They stand waiting at the Manna House for a free lunch.
They wait outside the Salvation Army for bed.
Some don’t know where their next dollar is coming from.
The cigarettes smoking between their fingers suggests how some spent their money.
And now, some Georgia legislators want to get even more. A $1 tax on each pack of cigarettes would raise $354 million a year to help plug a big budget hole, they say. Others say no tax is a good tax.
With the price of popular cigarette brands going to nearly $6 a pack, you figure some people would quit or cut back.
People do cut back, said Sameer Jessani, who runs a family-owned RaceWay convenience store at the Interstate 95-U.S. 341 interchange. For a while.
“It would kill us,” he said of sales.
(You want to say, “So would smoking,” but you bite your tongue.)
“The first time taxes went up, we lost 25 percent … but they came back,” he said.
Sales are about what they were before because, to smokers, Georgia is like a last chance gas station in the desert.
“People going to Florida stop and stock up,” on cheaper cigarettes, Jessani said.
But they get used to the pain, especially the three-pack-a-day chain smokers and go back to their old puff rates.
Al Lecounte of Brunswick quit years ago. Told the prices may go up a buck, Lecounte said, “I’m glad I quit. That was a good move, for my health and the price.”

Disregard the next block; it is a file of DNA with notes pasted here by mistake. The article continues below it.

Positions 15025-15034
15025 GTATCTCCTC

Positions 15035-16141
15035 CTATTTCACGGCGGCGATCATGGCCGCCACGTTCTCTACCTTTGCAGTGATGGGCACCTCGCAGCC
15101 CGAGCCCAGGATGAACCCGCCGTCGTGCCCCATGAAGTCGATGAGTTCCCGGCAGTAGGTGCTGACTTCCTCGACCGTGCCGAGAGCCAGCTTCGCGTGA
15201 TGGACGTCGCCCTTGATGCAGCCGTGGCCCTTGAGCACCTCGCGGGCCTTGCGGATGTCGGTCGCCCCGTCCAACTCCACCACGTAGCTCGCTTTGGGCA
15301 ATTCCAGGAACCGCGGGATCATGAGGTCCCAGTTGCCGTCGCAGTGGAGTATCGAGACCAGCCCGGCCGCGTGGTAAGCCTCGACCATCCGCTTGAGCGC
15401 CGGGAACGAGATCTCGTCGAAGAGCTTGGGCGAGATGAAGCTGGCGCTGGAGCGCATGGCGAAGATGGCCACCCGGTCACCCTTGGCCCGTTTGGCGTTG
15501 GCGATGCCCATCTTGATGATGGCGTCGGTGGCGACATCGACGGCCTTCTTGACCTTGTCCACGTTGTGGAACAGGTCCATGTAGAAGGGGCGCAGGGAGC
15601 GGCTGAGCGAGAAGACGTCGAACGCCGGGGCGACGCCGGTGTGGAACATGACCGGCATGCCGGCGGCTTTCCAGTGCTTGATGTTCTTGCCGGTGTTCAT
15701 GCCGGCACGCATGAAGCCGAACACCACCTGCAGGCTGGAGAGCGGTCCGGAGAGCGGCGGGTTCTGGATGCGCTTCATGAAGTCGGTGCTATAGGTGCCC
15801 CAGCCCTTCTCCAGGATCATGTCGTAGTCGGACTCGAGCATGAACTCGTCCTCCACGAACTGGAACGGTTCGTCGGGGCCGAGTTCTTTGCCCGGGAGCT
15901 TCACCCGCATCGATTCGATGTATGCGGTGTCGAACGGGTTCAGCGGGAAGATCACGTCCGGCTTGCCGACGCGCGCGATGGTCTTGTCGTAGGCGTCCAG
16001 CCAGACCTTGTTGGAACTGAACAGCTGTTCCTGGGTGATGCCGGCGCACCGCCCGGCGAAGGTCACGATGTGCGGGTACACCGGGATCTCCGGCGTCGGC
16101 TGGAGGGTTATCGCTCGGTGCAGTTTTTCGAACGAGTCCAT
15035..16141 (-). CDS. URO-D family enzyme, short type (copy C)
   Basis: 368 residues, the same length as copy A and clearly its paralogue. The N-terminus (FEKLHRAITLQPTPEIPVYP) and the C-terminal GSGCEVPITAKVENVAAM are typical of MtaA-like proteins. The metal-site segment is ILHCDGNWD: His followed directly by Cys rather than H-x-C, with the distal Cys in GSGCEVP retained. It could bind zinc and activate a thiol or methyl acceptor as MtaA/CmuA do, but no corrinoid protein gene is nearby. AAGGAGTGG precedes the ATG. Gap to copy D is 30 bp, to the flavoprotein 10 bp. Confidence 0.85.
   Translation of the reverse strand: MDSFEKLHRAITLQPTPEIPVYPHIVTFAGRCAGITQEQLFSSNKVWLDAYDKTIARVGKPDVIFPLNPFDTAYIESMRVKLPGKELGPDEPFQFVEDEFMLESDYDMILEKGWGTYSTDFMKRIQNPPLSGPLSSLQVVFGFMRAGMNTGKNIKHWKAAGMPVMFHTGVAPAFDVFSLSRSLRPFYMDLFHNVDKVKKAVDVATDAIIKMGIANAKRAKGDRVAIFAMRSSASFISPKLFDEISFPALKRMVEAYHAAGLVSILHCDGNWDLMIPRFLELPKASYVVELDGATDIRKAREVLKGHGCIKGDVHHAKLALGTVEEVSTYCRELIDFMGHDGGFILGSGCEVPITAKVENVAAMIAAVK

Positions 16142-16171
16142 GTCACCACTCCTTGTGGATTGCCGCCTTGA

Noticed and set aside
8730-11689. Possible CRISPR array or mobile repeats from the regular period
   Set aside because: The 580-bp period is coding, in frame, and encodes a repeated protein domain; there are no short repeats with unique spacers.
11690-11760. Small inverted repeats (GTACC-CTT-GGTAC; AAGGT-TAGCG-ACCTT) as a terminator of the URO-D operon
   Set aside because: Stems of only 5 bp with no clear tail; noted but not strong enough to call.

Everyone remembers where they were when they learned of the Challenger explosion and JFK’s assassination. Lecounte remembers his last cigarette. It was in December 1999.
“I was over in Darien,” he said. “I smoked half of it, put it out and put it back in the pack.” He threw the pack away months later, that half still unsmoked.
Another customer, who overheard the mention of cigarettes, said, “Smoking will kill you. Ask my father. He has stage 4 …”
Her voice trailed off as she left. It doesn’t matter what illness she was talking about. Stage 4 of anything is bad.
Taking an afternoon cigarette break at her Brunswick restaurant, Nancy Melcher said a $1 jump would make her buy fewer cigarettes. She smokes about half a pack a day.
Asked if she felt picked on, she said, no because state revenue has to come from somewhere.
When she learned there was no proposal to put a $1 tax on a six-pack of beer or bottle of wine, she changed her mind.
“Tax alcohol at the same rate,” she said. “Besides, smoking a cigarette driving down the road doesn’t kill somebody.”
It seems the state always gets into people’s pockets through their addictions, be it taxes on smoking or selling lottery tickets to gamblers.
The lottery may be the safest bet. You can blow a lot of money on lottery tickets. Few lottery players – even the two-ticket-a-day players – ever break even. But even the smallest payoff beats the heck out of stage 4.
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